She waited for him to continue.
“I’m sorry, Riku, but you had to realize you could do this on your own. You’ve always been a little timid. I thought if you realized how much you could do, nothing could stop you. I’m very proud of you, my dear.”
She gave way to tears and interrupted his stance with a hug.
The feast was spirited and nostalgic. Each neighbor brought out their best recipes, and despite the mournful anniversary, Riku’s mood was cheerful. After trying to adapt to Mitchlum’s food, she had to fight her tears again when she tasted some of her old favorites.
The festivities went on for hours, and she quickly found herself easing back into her old, carefree mindset. There were stories, music and dances, and she was asked to recount her experiences. She found time to play with the other children and remembered the freedoms she’d enjoyed on the farm before becoming an initiate.
She slept well but, when she awoke, her heart was somber. The whole village headed to the site of the battle from years before, where her parents had lost their lives. The grotto-le had left scars upon the land, and a few ruins still lingered under blankets of dust. Many headstones of the fallen lay there, as well as the small shrine to Nadyr’s god. Nadyr led the procession, and Riku followed directly behind him. Gingerly, she placed her gift at the base of her parents’ headstone and lit the incense.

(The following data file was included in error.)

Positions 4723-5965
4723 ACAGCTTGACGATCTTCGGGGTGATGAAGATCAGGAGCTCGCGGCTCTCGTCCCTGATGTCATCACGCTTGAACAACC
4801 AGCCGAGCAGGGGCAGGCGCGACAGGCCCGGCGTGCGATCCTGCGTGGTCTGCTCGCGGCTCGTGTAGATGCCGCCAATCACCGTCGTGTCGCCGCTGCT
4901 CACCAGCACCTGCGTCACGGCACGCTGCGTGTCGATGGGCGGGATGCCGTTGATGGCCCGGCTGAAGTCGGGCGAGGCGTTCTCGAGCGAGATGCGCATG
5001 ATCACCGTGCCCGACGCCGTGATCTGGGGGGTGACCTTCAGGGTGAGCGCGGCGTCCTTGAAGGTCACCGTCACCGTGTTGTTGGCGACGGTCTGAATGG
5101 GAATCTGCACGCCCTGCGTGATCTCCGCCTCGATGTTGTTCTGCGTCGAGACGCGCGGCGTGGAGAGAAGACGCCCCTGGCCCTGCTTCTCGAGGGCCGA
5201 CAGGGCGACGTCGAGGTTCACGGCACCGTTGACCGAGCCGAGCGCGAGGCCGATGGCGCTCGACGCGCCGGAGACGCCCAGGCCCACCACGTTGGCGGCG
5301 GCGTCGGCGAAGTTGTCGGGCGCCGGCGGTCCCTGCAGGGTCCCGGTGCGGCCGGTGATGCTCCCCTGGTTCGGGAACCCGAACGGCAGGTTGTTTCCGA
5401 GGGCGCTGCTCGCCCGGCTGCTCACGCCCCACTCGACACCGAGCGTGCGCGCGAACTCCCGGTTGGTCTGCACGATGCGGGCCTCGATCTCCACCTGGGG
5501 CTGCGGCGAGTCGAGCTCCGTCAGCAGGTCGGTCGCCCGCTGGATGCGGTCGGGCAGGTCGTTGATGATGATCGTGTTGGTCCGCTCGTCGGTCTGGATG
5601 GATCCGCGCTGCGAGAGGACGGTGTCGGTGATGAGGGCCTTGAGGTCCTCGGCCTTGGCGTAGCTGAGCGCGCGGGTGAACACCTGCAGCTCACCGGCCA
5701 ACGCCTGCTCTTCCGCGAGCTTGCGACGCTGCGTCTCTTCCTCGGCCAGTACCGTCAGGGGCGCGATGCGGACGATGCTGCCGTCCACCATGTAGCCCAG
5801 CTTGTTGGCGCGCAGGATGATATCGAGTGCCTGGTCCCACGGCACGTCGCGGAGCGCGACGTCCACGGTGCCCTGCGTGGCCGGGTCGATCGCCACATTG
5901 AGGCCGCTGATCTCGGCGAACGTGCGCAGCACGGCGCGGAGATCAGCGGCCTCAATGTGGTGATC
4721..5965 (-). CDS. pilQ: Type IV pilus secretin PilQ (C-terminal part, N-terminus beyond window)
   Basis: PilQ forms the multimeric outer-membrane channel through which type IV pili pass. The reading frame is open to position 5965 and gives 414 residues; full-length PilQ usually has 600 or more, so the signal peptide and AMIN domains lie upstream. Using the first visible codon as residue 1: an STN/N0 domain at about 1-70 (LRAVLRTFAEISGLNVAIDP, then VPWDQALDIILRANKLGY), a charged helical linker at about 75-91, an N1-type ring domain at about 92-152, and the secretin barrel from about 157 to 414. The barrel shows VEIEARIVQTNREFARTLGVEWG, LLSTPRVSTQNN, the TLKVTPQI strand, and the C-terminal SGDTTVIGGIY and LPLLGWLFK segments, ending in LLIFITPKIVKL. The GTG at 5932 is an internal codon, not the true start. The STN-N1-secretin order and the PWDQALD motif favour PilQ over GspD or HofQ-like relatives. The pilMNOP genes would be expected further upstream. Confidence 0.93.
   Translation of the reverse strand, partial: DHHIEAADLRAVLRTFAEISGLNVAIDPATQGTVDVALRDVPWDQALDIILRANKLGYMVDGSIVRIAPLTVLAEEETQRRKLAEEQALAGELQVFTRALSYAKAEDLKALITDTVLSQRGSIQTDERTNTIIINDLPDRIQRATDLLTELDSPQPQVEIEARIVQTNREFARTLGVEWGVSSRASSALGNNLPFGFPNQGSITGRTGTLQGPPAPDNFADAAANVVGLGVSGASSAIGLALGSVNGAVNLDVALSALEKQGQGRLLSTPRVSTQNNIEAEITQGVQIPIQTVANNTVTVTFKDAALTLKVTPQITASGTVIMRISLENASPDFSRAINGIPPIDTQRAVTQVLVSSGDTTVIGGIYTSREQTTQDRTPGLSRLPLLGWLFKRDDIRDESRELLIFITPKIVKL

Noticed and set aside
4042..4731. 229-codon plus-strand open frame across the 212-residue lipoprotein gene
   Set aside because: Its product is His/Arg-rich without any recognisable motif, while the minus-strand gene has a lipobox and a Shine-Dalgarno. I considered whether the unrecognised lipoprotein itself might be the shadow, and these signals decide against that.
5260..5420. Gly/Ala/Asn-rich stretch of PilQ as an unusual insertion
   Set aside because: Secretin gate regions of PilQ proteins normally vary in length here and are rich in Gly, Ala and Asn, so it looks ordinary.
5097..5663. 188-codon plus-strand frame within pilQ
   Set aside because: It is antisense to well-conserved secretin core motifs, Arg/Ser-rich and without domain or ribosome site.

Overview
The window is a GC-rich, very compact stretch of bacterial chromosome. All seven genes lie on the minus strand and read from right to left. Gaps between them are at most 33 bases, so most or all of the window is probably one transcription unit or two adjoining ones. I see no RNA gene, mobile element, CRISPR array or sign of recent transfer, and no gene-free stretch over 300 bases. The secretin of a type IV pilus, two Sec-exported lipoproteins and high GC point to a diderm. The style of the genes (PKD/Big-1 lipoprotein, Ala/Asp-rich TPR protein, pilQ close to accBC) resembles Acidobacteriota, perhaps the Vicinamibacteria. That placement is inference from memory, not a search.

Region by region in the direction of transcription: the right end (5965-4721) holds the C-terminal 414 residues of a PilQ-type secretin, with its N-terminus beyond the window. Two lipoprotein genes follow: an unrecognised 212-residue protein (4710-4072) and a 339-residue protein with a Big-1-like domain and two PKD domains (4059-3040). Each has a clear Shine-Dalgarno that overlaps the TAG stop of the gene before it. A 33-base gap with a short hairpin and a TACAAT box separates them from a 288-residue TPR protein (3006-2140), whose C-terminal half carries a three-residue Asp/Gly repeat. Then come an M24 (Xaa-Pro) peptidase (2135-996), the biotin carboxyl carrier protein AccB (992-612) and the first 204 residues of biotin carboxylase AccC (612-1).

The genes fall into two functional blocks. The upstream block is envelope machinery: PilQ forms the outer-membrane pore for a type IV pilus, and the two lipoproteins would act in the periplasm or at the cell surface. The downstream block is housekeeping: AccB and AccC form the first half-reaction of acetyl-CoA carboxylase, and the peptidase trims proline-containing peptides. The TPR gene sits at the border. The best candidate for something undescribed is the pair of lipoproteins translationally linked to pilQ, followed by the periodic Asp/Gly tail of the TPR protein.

Methodically, Nadyr said some quiet words in front of the other families. Placing a gentle hand on her shoulder, he knelt by her. “I’m sorry you couldn’t grow up with them, Riku. My son would have marveled at what you’ve already accomplished.”
Emotion welled up inside her, then ebbed away. She stood looking down at the shining needle-grass. There was no memory of her parents to fall back on. She hadn’t been able to speak yet when the grotto-le attacked. But she prayed for them all the same. “I hope they’re proud,” she said when she’d finished.
“Child, when you come into your own, I think you may very well have the power to change this world.” His words settled heavily on her, and she was a little surprised when he laughed. “But perhaps that’s too much to think about now. You still have much to learn.” She gave him a hug before joining the final procession.
* * *